When interrogating the VASA provider, it shows as a provider provisioned from Nimble, using VASA 3.0 and fully supporting SPBM and vVol replication.
Note: It shows active/standby status as “–” because the Nimble array itself is taking care of the high availability of VASA for you automatically with nothing for you to worry about. Other vendors require you to manually provision and add active AND standby VASA providers and register them as such, which is a clunkier way of doing it.
vCenter Plugin: Found in Menu->HPE Nimble Storage. Here you can see the plugins provisioned to your vCenter server.
Sweet new feature: If you have Linked vCenters, you’re also able to jump from one to another to view the plugin provisioned to another vCenter! This is a new as of NimbleOS 126.96.36.199.
Alright, this took us all of 5 minutes to do end-to-end. Tiring work right?
Next, we’re onto the fun stuff. Creating shiz!
STEP 3: Provision vVol Datastores
OK, now we’re going to want to provision some new vVol datastores – one on the Production array, and another on the DR array.
Note: you’ll want to keep these named the same for compliance & automation reasons!
Head to the Nimble vCenter Plugin and get yourself into the vVol datastore view.
Note: if you’re using Nimble dHCI then you’ll need to click into the “Datastores” menu first.
Then provision a new vVol datastore by clicking the (+) button.
Give your vVol datastore a name (remember to keep this the same on both Production and DR systems), a good description, and if you’re in a scale-out group, you can designate which Pool you wish for this to reside in.
You can provision as much space as you like into the datastore (up to 62TB which is VMware’s maximum) and also assign QoS for either IOPS or Throughput on the datastore – useful if this is for a multi-tenanted environment, or even for Dev/Test workloads.
Note: All vVol datastores are 100% thin provisioned by design. This has no performance overhead.
What I absolutely LOVE about our vCenter integration is that you can select the Host(s) or even clusters you wish this vVol datastore to be provisioned to, and the Nimble vCenter integratio will auto-provision an initiator group on the array with those servers, and auto-configure your servers to connect to the new datastore!! Amazing stuff – it cuts out hours (or even days) of work and troubleshooting into a few minutes. It will do this for iSCSI and/or Fibre Channel presentation. (I only have iSCSI).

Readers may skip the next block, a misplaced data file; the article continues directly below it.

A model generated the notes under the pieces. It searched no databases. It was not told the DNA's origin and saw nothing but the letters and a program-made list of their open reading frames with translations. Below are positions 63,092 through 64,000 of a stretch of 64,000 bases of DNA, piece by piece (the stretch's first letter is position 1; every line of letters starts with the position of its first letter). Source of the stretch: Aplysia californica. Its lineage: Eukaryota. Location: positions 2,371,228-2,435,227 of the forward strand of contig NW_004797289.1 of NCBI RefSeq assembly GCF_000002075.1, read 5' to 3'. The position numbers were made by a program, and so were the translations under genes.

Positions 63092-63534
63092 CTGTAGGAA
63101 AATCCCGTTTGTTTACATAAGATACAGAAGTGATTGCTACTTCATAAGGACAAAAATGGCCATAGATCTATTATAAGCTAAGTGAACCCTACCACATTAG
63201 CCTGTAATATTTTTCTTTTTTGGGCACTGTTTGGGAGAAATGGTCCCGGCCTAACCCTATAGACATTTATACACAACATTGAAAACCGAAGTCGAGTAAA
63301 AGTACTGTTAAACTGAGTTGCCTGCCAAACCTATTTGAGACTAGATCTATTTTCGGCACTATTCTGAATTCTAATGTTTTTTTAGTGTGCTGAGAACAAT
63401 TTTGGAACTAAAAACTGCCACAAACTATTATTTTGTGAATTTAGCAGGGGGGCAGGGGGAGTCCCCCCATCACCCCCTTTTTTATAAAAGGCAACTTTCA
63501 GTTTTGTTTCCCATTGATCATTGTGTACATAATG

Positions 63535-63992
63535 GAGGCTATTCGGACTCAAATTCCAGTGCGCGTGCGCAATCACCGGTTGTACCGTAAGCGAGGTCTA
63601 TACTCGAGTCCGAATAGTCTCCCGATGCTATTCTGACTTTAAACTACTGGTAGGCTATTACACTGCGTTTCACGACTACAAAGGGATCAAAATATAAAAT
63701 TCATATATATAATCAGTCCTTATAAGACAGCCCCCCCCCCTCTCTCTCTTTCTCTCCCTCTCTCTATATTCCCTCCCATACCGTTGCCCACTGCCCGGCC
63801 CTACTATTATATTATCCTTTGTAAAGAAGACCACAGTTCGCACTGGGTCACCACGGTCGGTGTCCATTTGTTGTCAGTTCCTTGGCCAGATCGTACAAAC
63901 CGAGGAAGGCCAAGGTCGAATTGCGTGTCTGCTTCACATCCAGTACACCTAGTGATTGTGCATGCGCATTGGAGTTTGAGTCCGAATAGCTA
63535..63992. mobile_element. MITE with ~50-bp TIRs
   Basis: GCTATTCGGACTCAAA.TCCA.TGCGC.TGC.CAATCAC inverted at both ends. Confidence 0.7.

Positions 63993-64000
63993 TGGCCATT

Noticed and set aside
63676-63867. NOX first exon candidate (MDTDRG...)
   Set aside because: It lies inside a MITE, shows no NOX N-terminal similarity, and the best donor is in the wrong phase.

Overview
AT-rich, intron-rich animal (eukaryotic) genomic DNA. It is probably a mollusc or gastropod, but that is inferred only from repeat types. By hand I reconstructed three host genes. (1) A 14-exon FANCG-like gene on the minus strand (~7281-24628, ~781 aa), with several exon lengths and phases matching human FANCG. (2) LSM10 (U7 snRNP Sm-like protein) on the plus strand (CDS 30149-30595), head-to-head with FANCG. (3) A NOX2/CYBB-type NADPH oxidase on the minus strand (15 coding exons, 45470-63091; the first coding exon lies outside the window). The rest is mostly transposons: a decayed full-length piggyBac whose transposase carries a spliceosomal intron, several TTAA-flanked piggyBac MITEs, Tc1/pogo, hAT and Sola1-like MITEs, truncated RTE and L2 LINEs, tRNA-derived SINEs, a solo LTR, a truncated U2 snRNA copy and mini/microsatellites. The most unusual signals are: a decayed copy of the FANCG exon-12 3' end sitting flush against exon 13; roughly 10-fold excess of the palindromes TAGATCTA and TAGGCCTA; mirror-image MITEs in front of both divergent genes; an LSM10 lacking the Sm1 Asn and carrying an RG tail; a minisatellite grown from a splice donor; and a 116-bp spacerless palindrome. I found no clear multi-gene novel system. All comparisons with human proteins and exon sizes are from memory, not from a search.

PROTIP: if you get a failure here and you’re on ethernet/iSCSI, it’s most likely a network configuration issue. Head over to “Configuration Checks” to see if you’ve mis-configured something like vLANs, Jumbo Frames MTU or overall configurations – which are the a major headache normally! Here’s an example of some bad misconfigurations spotted within the vSphere Configuration Checker of Nimble 🙂
Verify the creation of the vVol datastore by looking at the vVol Datastore Tab. You can also click through into the VMware Datastore view, which will also give you some nice information from the Nimble plugin with regards to the settings such as QoS, pool designation & space information.
STEP 4: Create Storage Policies
Storage Polcies are the intrinsinct way of creating custom vVol deployment models based on application, data protection or performance needs. It’s a core part of the Storage Policy Based Management (SPBM) of vSphere. And of course, Nimble is integrated directly into it 🙂
Firstly, head to Menu->Policies and Profiles, and then jump into VM Storage Policies.
You’ll notice there is a “VVol No Requirements Policy” already available to use. This is a VMware default, and you should ignore this. Instead, Create VM Storage Policy.